East Japan Railway (JR Higashi Nihon) has admitted selling records of its prepaid Suica e-money and train pass cards to business firms, it was reported last month. Selling data may be no surprise in this age of “big data,” but failing to inform users that information obtained from their Suica cards would be sold to market researchers is an unethical, and perhaps illegal, business practice that should be stopped.
When the sales became public knowledge, JR claimed they had removed the names and addresses of the 43 million commuters whose data they sold. They further claimed that the data sold was only “statistical information,” which they said did not constitute a violation of privacy.
However, the advanced analytic technology of market researchers makes it possible to compare seemingly anonymous data with other data to determine precisely who went where and when, and what they bought. Even if it appears anonymous and technically may not be covered by the Personal Information Protection Law, selling such information without permission violates the spirit of the law.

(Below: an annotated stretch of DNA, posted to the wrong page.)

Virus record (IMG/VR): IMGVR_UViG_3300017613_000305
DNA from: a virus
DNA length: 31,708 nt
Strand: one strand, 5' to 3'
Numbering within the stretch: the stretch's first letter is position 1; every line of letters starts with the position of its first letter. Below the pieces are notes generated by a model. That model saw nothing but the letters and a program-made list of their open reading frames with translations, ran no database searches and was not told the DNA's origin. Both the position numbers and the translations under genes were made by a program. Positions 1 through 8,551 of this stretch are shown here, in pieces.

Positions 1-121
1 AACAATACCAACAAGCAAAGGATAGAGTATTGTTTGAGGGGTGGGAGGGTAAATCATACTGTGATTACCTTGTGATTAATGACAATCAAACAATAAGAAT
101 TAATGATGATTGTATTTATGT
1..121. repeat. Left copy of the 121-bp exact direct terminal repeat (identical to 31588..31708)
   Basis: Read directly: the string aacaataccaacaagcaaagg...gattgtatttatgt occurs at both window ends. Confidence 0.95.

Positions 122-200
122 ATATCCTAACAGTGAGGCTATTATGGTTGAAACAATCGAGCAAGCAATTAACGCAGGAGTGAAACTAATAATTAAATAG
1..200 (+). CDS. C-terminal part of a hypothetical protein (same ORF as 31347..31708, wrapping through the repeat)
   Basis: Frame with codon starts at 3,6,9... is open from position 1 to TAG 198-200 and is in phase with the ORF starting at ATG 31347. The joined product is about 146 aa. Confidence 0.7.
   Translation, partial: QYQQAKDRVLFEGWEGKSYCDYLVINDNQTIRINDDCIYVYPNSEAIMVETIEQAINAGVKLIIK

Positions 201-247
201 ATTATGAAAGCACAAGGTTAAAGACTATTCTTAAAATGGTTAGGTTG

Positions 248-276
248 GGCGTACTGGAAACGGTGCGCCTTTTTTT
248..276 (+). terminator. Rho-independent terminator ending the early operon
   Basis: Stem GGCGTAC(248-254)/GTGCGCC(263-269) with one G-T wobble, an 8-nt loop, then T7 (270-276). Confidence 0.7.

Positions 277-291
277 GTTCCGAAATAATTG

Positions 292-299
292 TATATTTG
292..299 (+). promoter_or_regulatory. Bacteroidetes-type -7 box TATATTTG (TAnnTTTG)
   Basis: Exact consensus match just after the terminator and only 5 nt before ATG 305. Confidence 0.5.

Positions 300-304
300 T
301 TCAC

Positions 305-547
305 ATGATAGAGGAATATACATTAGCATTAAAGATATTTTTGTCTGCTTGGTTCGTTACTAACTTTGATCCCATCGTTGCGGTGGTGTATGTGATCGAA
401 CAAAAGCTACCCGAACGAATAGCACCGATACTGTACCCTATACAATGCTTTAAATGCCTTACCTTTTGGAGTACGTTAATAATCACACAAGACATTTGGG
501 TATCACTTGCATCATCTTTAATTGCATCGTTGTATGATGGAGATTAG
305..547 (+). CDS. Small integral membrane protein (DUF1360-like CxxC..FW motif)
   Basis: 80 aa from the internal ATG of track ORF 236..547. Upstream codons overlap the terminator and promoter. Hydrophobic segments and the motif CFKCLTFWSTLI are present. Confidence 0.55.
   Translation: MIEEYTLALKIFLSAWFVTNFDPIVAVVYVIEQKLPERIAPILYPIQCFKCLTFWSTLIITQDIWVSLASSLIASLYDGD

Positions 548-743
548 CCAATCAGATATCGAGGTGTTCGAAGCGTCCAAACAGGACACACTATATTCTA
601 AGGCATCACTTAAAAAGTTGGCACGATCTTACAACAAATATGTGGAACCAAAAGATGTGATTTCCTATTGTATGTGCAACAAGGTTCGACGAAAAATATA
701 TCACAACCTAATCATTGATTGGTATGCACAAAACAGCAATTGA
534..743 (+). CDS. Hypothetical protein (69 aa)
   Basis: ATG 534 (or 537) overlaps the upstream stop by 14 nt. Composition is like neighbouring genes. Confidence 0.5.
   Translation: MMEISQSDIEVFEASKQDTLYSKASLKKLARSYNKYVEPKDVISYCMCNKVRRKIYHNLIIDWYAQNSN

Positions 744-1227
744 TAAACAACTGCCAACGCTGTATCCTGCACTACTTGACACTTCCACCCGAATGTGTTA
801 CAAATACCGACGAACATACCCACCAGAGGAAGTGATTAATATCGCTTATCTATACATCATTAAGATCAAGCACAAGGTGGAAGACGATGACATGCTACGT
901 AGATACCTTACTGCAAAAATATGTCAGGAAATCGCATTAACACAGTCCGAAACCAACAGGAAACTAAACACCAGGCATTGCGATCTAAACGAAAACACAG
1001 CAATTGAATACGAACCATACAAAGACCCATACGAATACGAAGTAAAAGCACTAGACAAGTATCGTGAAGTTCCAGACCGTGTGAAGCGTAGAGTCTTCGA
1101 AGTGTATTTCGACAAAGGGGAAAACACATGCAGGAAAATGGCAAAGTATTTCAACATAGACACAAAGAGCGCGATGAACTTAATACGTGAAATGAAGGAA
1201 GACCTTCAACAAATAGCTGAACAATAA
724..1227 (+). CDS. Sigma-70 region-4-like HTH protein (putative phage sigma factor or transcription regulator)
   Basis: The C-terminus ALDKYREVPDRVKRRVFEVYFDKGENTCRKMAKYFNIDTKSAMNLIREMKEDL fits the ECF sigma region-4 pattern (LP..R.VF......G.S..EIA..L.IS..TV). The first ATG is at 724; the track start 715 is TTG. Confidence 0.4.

Commuting and consuming are daily activities, so the information is in high demand by marketing research businesses. Just the same, it should remain private. Even if the data is as innocuous as what soft drink was purchased at a station kiosk, such activities should remain under the control of individuals.
East Japan Railway offered an apology, but too late. The information was already in the computer data banks of market research companies. One confirmed purchaser of the data was Hitachi Ltd, which apparently analyzed the data and then sold the results to other firms for even more profit.
The market research firms were willing to pay a lot of money to JR Higashi Nihon, so perhaps they should be paying individuals for their personal information.
Business firms like JR Higashi Nihon should handle data only in ways to which customers willingly and knowingly agree. If customers choose to give prior consent to the use of their data, as many do in other areas, that is their choice. But most customers would no doubt prefer that the information contained in their Suica cards be kept private.
These sales may not be completely covered by the Personal Information Protection Law as it now stands, but they should be. The Land, Infrastructure, Transport and Tourism Ministry has launched an investigation.
The law clearly needs an update. Consent of users should be obtained before their data is sold. This is not a problem that will disappear, but will only become more complicated as data-mining technology improves and profits continue to be made. Consumers deserve the right of privacy for their own data. The government must enact laws to ensure that this is the case.
IN FIVE EASY PIECES WITH TAKE 5